Daytona ""


> i want to move tcp/ip stack(including routing and
> netfilter) to userspace, my goal is to trace all the
> instructions involved in a firewall and router since i
> don't know how to trace these instructions inside the
> kernel. i want to get something like:
> incoming ip packets(a file)-->fake ISR-->tcp/ip
> stack-->outgoing ip packets( to /dev/null).
> my question is: is it possible and relatively easy to
> move tcp/ip stack to user space?
This comes up fairly frequently, it might be a good addition to the FAQ.
Here's my attempt at an answer culled from prior messages.

Several people have user-mode network stacks at various levels of
development, but it is *highly* unlikely for them ever to get into
the kernel proper (see the monolithic versus microkernel debate at

Here are some URLs to which you can refer for more information:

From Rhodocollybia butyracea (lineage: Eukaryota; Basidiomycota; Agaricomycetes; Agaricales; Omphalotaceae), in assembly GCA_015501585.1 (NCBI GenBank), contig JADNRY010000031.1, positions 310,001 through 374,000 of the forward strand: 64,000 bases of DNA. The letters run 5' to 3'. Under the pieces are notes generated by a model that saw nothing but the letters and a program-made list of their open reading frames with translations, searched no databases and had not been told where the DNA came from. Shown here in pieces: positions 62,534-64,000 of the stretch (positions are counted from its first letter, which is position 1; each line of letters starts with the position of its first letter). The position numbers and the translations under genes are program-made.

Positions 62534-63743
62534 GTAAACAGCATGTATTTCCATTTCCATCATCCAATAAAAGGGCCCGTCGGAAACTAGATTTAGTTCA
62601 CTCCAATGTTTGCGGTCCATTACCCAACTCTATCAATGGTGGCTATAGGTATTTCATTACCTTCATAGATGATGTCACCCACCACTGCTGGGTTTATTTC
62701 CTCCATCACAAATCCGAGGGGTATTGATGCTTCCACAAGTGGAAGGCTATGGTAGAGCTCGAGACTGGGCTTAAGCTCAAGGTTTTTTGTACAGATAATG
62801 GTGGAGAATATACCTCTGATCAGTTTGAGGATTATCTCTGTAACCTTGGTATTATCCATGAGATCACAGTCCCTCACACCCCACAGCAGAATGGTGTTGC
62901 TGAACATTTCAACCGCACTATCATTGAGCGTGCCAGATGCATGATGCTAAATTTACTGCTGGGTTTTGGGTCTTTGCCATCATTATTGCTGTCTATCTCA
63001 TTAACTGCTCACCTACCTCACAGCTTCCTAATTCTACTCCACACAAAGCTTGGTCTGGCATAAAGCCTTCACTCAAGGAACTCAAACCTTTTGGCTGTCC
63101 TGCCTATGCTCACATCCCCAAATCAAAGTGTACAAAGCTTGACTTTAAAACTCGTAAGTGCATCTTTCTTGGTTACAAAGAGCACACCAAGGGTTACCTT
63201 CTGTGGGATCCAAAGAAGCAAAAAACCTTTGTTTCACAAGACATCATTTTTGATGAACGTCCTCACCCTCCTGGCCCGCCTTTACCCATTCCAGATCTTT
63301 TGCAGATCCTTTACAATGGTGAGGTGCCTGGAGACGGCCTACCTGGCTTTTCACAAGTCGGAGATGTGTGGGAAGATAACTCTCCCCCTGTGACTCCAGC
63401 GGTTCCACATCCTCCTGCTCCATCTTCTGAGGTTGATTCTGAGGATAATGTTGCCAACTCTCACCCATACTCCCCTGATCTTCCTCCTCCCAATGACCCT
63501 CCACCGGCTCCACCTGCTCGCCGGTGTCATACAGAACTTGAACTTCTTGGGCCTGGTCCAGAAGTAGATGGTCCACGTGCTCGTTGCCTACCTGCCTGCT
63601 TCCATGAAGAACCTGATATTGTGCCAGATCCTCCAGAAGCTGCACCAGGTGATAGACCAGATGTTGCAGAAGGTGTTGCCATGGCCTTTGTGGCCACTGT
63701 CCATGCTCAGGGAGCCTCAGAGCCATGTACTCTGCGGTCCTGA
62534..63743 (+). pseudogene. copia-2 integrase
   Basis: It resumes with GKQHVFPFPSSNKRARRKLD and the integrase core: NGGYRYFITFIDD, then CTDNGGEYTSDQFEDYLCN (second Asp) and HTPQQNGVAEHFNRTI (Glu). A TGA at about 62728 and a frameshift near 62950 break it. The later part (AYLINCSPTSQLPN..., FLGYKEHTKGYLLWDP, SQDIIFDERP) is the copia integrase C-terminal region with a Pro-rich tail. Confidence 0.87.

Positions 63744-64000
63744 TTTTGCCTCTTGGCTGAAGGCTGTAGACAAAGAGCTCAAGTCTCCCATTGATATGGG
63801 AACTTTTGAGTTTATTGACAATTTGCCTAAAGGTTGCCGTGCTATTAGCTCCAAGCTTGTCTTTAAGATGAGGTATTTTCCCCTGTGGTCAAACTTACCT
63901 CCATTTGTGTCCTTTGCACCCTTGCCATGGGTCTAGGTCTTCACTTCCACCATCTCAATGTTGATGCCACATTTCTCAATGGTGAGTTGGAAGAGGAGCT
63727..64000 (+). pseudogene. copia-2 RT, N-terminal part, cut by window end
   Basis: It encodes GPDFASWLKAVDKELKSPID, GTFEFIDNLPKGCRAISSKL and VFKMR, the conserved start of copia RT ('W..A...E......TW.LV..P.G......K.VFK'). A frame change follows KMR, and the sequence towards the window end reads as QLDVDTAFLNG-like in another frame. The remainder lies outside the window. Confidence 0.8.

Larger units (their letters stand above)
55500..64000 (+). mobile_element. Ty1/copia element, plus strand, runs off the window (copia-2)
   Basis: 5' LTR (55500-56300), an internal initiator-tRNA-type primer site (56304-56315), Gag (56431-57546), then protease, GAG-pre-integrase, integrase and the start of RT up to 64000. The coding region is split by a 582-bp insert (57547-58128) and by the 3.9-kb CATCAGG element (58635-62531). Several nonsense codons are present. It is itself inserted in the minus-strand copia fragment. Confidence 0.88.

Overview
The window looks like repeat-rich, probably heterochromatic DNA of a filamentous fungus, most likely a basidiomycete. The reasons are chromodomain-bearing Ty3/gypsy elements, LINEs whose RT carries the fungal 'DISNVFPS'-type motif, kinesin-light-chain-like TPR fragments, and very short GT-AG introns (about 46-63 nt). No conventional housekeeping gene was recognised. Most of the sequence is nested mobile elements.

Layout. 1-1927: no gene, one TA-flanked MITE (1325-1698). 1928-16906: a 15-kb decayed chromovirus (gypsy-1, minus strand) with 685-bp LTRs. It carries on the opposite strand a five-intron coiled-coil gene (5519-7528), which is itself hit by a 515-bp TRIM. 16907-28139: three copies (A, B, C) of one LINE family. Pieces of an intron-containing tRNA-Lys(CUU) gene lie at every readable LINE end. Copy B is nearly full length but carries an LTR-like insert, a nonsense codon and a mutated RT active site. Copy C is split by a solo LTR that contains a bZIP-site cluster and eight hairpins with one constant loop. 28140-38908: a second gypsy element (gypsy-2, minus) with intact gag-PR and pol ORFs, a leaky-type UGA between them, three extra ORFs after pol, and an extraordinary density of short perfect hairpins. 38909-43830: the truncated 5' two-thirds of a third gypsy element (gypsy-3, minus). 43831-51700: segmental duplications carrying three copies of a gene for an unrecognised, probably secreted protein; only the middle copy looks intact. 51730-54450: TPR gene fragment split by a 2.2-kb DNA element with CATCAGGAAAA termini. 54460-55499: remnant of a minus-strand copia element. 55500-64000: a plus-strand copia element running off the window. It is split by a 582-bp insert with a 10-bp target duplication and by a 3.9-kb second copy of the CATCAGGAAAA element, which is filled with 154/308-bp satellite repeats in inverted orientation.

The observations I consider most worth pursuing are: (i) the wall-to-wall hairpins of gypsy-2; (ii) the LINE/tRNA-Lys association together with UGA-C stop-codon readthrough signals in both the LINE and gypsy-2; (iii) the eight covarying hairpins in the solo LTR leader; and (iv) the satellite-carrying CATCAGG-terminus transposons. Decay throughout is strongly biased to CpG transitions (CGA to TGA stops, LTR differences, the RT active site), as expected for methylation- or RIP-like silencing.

However, for security purposes, you probably do not want a user-mode stack.
You want an extensible packet handling mechanism, and can be found with:
        iptables/ipchains -- the native Linux firewalling tools,
        tc -- the Traffic control program,
        libpcap -- packet capture library,
I've started a syncookie fw using a daemon process  ???

I do this using the REDIRECT ( ipchains ) / QUEUE ( ipfilter ) targets,
to get the packets to userspace. Once there, you can do what you want
using libpcap or syuscalls.


[10] C.A. Thekkath, T.D. Nguyen, E.Moy and E.D.
Lazowska, ‘Implementing Network Protocols at User
Level,’ in Proceedings SIGCOMM 1993,
San Francisco, pp. 64-73, September, 1993.

[13] C. Maeda and B.N. Bershad, ‘Protocol service
decomposition for high-performance networking,’ in